Views on Africa’s growth prospects have jumped from utter pessimism to extreme enthusiasm. The latter has been centre-stage with the US–Africa Summit hosted in Washington DC from 4–6 August 2014, with the participation of top political and business leaders.
African growth looking forward
Marco Annunziata, 16 August 2014
Connecting Brazil to the world
Patricia Ellen, Jaana Remes, 12 July 2014
Despite a decade of rapid growth and falling poverty rates, Brazil has failed to match the global average for income growth – let alone to achieve the kind of impressive gains posted by other rapidly transforming emerging economies.
Institutions, trade shocks, and regional differences in long-run educational and development trajectories
André Carlos Martínez, Aldo Musacchio, Martina Viarengo , 9 July 2014
Understanding the determinants of long-run socio-economic development is a major concern for academics and policymakers in many countries around the world.
Newspaper readership, civic attitudes, and economic development: Evidence from the history of African media
Julia Cagé, Valeria Rueda, 14 May 2014
Poor governance due to lack of political accountability is often cited as an explanation for the low level of economic development in sub-Saharan Africa. Lack of political accountability can emerge when voters do not choose their candidates according to their expected performance.
More to do on measuring hunger
Joachim De Weerdt, Kathleen Beegle, Jed Friedman, John Gibson, 18 February 2014
One of the first Millennium Development Goals is to reduce hunger by half between 1990 and 2015. To date, the global hunger count has fallen slightly, from 1 billion in 1990–1992 to 870 million in 2010–2012 (Food and Agriculture Organization 2013). As a proportion of the world’s population, this is just a one-third fall in the hunger rate, from 19% to 13%.
GDP and life satisfaction: New evidence
Eugenio Proto, Aldo Rustichini, 11 January 2014
A commission on the measurement of economic performance and social progress was created on the French government’s initiative. Since 2008, this distinguished group of social scientists has put subjective well-being into the limelight as a possible supplement to traditional measures of development such as GDP (Stiglitz et al. 2009).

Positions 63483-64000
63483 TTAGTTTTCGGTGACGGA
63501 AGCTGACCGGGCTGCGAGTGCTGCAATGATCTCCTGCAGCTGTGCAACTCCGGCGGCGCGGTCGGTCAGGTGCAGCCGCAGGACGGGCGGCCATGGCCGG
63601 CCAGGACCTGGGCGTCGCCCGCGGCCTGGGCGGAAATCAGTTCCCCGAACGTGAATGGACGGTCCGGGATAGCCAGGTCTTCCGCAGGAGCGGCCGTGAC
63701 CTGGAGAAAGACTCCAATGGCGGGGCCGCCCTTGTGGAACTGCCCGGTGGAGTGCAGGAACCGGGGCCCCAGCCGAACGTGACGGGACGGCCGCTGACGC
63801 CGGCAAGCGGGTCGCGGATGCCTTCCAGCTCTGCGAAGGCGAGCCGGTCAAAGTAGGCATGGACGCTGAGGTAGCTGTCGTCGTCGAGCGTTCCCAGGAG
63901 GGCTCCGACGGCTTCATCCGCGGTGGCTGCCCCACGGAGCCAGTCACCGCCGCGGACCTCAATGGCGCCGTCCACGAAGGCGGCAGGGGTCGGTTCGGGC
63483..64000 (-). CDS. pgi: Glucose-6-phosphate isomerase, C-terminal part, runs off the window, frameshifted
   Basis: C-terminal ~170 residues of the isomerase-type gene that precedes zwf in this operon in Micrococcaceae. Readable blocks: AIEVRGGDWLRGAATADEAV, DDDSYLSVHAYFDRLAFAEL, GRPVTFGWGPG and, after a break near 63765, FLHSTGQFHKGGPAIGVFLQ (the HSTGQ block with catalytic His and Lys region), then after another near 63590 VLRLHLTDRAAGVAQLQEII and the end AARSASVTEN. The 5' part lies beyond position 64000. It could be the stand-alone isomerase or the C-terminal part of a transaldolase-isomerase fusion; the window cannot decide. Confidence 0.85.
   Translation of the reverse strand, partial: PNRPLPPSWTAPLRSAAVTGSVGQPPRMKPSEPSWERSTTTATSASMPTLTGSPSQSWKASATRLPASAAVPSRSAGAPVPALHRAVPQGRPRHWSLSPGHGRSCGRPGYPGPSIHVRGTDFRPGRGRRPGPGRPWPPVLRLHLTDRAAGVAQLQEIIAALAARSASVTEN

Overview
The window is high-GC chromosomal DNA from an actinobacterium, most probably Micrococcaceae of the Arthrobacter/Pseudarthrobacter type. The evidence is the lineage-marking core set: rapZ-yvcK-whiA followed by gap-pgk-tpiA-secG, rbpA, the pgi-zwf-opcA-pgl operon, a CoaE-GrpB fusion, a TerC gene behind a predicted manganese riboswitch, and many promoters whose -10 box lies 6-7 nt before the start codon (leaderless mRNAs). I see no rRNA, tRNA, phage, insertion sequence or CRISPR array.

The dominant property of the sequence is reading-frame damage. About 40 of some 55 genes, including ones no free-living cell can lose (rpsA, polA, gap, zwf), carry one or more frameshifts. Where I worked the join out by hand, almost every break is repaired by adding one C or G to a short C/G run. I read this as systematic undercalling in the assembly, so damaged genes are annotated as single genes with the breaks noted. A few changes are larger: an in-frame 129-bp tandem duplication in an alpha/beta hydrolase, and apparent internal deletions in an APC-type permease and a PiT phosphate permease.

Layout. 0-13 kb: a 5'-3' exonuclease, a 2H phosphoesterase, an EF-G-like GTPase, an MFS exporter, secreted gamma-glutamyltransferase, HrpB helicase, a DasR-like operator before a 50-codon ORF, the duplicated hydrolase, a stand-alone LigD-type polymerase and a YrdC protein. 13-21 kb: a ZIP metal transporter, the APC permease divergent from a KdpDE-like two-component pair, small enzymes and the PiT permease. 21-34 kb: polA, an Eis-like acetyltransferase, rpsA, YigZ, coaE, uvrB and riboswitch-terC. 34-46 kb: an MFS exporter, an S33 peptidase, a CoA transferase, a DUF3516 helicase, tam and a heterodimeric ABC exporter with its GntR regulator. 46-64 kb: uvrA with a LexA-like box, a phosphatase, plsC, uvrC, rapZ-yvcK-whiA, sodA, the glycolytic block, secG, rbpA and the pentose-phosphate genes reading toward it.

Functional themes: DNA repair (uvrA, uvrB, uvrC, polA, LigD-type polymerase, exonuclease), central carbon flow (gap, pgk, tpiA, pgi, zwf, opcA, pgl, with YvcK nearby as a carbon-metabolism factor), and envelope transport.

Government quality and spatial inequality: A cross-country analysis
Andrés Rodríguez-Pose, Roberto Ezcurra, 29 November 2013
Spatial inequality has received considerable attention from both scholars and politicians in the last two decades, coinciding with advances in globalisation.
AGOA rules: The intended and unintended consequences of special fabric provisions
Lawrence Edwards, Robert Z. Lawrence, 20 November 2013
The US and EU often claim credit for granting duty-free quota-free access to products from the least developed countries. Such preferential treatment is of interest not only because it might provide one-time benefits in the form of higher incomes and increased employment, but also because trade is often associated with dynamic benefits that lead to faster growth and development.
Growth still is good for the poor
David Dollar, Tatjana Kleineberg, Aart Kraay, 19 November 2013
With the formulation of the Post-2015 Development Agenda in full swing, it is important to reassess how and to what extent new development challenges should be reflected in the agenda. A key part of the soon-expiring Millennium Development Goals aimed at halving absolute poverty – as defined by the World Bank's $1.25/day standard – between 1990 and 2015.
Long-term barriers to growth
Enrico Spolaore, Romain Wacziarg, 3 October 2013
Students of comparative development have turned their focus to factors rooted deeper and deeper in history.
- Secular stagnation: Facts, causes, and cures – a new Vox eBookTeulings, Baldwin
- Can large primary surpluses solve Europe’s debt problem?Eichengreen, Panizza
- The unrecognised benefits of grade inflationBoleslavsky, Cotton
- The US manufacturing base is surprisingly strongMoran, Oldenski
- Long-term damage of the US court’s Argentinian debt rulingFrankel
- A tale of two depressions: What do the new data tell us? February 2010 updateEichengreen, O’Rourke
- Educated in America: College graduates and high school dropoutsHeckman, LaFontaine
- Eurozone breakup would trigger the mother of all financial crisesEichengreen
- Panic-driven austerity in the Eurozone and its implicationsDe Grauwe, Ji
- Debt, deleveraging, and the liquidity trap: A new modelKrugman
CEPR Policy Research
- The buyer margins of firms' exportsCarballo, Ottaviano, Volpe
- Commodity and Equity Markets: Some Stylized Facts from a Copula ApproachDelatte, Lopez
- Ethnic Unemployment Rates and Frictional MarketsGobillon, Rupert, Wasmer
- Finance and Poverty: Evidence from IndiaAyyagari, Beck, Hoseini
- The Manipulation of Basel Risk-WeightsMariathasan, Merrouche
- The economics of Scottish independence in an interdependent worldHughes Hallett
- Making city lights shine brighterYusuf, Leipziger
- The euro in the 'currency war'Bénassy-Quéré, Martin
- The roots of shadow bankingPerotti
- What’s wrong with Europe?Baldini, Manasse
- Corporate Finance Theory Symposium19 - 20 September 2014 / Cambridge / Judge Business School, Cambridge University
- International Trade, Finance, and Macroeconomics: Research Frontiers and Challenges for Policy18 - 19 December 2014 / The Bank of England, London / The Bank of England, Centre for Macroeconomics and CEPR